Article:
Target Using QR Codes To Enable Surreptitious Santas

Written by Evan Schuman
October 4th, 2012

Target on Wednesday (Oct. 3) unveiled an in-store chain-wide QR trial that will simultaneously test almost unlimited inventory of a handful of the season’s hottest toys and whether shoppers would like to avoid purchase lines in exchange for multi-day shipping delays, in addition to assessing a suggestion that this option can be used to hide gift purchases from curious young eyes. Not bad for some cheap QR code stickers.

Given all of those interesting attributes being tested, the trial—which starts October 14—is going to have to extrapolate data from an unusually small product sample: 20 toys that will be featured on endcaps. Granted, those are literally the expected 20 hottest toys from this upcoming holiday season. But it’s still only 20. That’s statistically tiny within a store with an average of 70,000 SKUs.

The idea is that shoppers will scan the endcap displays with a smartphone and then the product will be sent to the shopper’s home—or any destination desired, such as the relative’s house where they expect to be on the day of gift opening—for free.

The free shipping is a very nice touch, as it negates one of the two downsides to in-store online purchases: shipping costs and shipping delays. “ standard shipping is 3 to 5 days and that’s our default checkout setting for online orders,” said Target spokesperson Eddie Baeb late on Wednesday. “I’m still researching to determine/confirm 100 percent that standard shipping is the option that will be used with this campaign when it goes live October 14.”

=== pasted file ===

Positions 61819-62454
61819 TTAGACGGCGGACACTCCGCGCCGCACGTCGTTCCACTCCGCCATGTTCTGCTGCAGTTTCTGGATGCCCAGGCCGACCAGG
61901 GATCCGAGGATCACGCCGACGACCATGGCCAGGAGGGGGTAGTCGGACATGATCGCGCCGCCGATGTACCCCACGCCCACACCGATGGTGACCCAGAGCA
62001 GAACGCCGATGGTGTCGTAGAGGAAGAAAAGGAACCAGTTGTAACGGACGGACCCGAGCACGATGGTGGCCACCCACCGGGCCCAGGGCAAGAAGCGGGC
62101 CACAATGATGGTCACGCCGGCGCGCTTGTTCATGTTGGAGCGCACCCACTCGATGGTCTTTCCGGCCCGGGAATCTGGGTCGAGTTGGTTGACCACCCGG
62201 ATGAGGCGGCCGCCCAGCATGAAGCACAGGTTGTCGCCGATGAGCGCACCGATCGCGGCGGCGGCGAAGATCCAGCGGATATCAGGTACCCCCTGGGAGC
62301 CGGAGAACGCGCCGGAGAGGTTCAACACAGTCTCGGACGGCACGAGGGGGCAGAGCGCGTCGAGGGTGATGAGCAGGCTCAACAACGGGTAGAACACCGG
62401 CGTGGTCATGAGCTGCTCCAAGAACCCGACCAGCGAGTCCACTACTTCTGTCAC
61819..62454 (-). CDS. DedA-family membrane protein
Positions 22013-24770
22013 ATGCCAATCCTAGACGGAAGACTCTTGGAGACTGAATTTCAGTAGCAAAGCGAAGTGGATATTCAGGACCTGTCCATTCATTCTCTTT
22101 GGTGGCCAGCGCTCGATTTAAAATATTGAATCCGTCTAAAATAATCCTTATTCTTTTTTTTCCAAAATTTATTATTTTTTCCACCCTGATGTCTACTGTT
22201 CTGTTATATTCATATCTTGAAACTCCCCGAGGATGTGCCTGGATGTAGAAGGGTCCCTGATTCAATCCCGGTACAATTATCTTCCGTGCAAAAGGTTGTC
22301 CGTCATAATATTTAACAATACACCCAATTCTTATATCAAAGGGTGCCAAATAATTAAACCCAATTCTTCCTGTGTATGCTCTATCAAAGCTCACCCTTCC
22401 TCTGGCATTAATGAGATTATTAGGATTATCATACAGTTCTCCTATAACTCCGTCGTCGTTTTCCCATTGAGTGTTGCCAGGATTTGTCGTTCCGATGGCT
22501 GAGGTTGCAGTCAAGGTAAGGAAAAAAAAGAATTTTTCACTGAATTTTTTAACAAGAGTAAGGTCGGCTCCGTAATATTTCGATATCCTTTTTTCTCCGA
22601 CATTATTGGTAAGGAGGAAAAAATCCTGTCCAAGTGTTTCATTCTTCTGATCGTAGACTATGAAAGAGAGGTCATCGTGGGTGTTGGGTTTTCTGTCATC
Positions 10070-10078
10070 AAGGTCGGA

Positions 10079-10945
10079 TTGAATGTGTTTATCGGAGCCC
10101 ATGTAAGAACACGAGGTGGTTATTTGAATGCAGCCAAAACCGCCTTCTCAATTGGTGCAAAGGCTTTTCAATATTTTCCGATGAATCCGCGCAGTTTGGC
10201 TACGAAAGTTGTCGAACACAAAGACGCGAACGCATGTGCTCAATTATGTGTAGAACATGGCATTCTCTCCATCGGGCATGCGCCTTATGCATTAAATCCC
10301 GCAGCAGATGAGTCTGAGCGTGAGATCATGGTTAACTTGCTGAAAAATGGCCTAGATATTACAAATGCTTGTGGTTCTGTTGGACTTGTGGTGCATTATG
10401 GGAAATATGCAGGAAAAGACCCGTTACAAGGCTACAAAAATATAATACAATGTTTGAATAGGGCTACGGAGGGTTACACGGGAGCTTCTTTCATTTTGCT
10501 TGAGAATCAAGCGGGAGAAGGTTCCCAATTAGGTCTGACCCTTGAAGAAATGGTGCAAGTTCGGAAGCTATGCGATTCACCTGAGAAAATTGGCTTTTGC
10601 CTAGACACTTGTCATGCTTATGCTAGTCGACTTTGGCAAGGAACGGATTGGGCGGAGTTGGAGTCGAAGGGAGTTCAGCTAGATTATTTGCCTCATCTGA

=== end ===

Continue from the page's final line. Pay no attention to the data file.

But the inventory aspect of this trial is potentially the most interesting. This is a big step beyond “if we don’t have it in stock, just buy it from our Web site.” The idea of scanning a QR code that automatically gets the customer to a specific part of the site, autopopulates the scanned product and then automatically includes the free shipping code radically accelerates and facilitates the in-store purchase process.

The shopper still must manually key in the desired address and payment data. That task is hardly holiday ho-ho-ho happy when it means thumbing info into a smartphone in the middle of the pushing and shoving of holiday crowds.

The question being tested: Will customers see this QR code entry into the Web site as fast and easy? Will it address the problem of stores running out of precisely the most popular gift items?

Will it be a nice way to let shoppers who just want that one gift to avoid long checkout lines? The free shipping comes back into play here, too. If customers simply purchase the toys online from home, they would have to pay shipping. So will this freebie give those desktop shoppers a reason to come into the store instead? And, once there, perhaps see something else they like?

It’s indeed a fascinating concept. But limiting the trial to 20 items seems to undercut the analytical value of whatever data is generated. With an average of 70,000 products, would a QR trial of 7,000 products have been more helpful? Heck, how about 700 products?


2 Comments | Read Target Using QR Codes To Enable Surreptitious Santas

  1. ed Says:

    By using in-store QR codes, Target may reduce the effects showrooming by focusing the mobile device on in-store options rather than external competitor e-commerce sites.

  2. Evan Schuman Says: